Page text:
• Loading metrics

Medical Decision Making: The Family–Doctor–Patient Triad

Medical Decision Making: The Family–Doctor–Patient Triad

  • Fawad Aslam, 
  • Omar Aftab, 
  • Naveed Z Janjua

The importance of a person-centred approach and the intricacies of risk communication have recently been well described in PLoS Medicine [1,2]. The applicability of the patient-centred approach to Eastern countries, however, has cultural, religious, and practical impediments that demand careful consideration. The bulk of the world population lives outside the United States and western Europe. Unlike in the West where the patient takes centre stage by both tradition and law, the family–doctor–patient triad is the norm in Eastern states, in general, and Pakistan in particular [3–8].

Pakistan is a predominantly Muslim country of 150 million people. About half the population is uneducated, and more than a third lives below the poverty line. There is one doctor for every 1,432 patients, compared to one doctor for every 390 patients in the US. The health-insurance system is virtually nonexistent, and there is no concept of assisted-care living, with the care of the elderly largely taking place at homes by their families. Strongly held religious beliefs and cultural views govern everyday life and dictate the roles of every member of the society. Families consist of well-knit, supportive, and collectively earning interdependent members who take mutual decisions on all matters pertaining to life and death [3,4]. The elder members of the family command the greatest respect and authority. The family unit is the functional unit of the society, the dynamics of which need attention and respect.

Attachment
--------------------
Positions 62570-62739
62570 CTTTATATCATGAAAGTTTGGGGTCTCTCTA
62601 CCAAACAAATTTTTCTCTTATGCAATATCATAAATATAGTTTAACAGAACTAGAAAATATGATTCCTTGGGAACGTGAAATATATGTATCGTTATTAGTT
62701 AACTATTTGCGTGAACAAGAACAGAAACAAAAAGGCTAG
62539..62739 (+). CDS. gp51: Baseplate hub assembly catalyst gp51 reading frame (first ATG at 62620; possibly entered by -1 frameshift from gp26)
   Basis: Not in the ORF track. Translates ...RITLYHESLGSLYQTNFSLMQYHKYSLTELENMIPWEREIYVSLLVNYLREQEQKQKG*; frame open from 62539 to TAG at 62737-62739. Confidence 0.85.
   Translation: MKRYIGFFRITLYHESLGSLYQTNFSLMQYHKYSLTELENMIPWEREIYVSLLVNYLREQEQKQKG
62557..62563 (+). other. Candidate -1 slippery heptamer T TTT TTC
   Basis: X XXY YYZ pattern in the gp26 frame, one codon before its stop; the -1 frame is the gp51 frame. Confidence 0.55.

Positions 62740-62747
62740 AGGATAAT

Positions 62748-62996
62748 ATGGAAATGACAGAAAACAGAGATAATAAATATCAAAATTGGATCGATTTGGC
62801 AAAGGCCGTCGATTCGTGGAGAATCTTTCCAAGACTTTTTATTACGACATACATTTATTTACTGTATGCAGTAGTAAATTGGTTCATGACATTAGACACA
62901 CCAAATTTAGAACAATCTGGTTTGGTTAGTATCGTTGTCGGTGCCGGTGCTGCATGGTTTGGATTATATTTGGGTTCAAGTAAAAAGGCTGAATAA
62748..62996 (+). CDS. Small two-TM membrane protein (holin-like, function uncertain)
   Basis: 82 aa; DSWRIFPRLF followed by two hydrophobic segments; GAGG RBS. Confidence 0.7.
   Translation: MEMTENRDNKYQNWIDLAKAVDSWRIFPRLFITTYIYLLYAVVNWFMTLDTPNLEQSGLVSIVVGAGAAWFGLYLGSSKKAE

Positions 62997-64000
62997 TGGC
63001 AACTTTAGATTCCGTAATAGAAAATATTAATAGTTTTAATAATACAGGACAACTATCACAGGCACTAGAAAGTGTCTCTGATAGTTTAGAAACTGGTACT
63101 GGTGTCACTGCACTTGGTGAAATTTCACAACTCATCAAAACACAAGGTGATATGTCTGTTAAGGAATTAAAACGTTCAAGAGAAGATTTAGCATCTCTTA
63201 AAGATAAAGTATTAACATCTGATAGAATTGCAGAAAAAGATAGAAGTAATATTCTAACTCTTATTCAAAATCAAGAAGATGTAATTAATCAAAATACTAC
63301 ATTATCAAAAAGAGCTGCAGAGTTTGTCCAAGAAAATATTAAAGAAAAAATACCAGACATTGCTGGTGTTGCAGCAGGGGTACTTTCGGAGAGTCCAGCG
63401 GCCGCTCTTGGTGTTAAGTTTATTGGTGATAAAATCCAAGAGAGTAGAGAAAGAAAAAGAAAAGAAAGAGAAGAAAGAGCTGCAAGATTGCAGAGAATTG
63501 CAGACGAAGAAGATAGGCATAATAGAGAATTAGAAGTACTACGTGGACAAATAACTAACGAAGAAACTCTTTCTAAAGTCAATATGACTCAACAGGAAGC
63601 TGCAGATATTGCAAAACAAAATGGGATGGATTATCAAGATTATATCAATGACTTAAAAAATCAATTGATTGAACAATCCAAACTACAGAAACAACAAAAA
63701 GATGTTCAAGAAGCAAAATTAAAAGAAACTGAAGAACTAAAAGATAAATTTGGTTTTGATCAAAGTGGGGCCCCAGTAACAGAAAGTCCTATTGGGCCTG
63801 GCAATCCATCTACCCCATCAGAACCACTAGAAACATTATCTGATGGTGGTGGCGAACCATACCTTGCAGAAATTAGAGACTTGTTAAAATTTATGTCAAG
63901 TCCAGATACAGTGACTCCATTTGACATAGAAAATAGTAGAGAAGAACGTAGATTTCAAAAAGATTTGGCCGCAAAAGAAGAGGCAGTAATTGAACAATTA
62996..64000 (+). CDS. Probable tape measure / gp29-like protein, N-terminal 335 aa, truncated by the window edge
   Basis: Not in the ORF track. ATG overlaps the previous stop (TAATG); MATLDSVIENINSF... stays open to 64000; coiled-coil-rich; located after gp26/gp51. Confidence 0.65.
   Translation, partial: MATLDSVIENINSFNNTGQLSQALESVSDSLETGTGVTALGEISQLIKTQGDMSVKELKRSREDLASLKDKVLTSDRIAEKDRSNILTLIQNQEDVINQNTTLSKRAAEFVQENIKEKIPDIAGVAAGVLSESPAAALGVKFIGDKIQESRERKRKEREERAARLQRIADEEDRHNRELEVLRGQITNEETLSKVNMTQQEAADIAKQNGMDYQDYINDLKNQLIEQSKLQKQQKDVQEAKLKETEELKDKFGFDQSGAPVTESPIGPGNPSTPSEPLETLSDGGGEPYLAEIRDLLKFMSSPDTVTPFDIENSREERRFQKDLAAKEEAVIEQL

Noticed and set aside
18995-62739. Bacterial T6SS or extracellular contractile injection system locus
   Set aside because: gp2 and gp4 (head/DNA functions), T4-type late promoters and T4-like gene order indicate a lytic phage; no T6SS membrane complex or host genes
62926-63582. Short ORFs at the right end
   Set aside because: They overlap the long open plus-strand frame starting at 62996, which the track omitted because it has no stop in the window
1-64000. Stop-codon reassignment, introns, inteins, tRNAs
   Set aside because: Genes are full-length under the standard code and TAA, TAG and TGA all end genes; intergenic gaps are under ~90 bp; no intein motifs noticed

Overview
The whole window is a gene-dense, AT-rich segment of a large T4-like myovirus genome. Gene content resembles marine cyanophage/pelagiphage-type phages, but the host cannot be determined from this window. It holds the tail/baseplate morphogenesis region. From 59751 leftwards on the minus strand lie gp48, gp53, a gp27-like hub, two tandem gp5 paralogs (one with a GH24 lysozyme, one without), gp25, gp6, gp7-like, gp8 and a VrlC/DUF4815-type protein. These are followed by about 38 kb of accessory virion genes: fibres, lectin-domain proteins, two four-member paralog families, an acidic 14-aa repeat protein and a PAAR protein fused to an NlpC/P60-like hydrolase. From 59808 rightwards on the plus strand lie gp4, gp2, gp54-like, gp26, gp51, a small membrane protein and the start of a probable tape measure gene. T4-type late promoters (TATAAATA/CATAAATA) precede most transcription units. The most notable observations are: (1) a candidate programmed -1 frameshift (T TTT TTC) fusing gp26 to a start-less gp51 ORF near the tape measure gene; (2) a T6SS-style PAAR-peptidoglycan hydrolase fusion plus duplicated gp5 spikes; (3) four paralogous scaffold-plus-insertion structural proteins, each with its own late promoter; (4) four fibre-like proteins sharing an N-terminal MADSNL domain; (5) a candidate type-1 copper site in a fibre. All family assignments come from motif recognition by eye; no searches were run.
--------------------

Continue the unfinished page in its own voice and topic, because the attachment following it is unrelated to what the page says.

Strong family systems and the authoritative position of the doctor are the governing forces of medical decision making in these countries. Illiteracy, poverty, poor awareness of patient's rights, and a lack of accountability for physicians are factors conducive to such a practice. With this background, the role of the patient is limited. Health expenditure is borne by the family, giving it a central role in decision making. The concept of the financial survival of the family is a harsh reality [3,4]. The health-care costs of one seriously ill member may jeopardize the survival of others by draining the limited resources. Due to familial, moral, and monetary support, the patient relinquishes the responsibility of decision making and gives the primary role to the family or the doctor. Women, for example, may not give consent unless they get approval from their spouses [5]. In the case of women, who may have a lesser say in the patriarchal family system, the doctor should strive for active participation. Sometimes the family aims to protect the patient from stress by withholding information, and in terminal illnesses, the doctor and family act in concert to conceal complete information from the patient. They, for example, may not mention the word cancer to patients who have malignancies [9].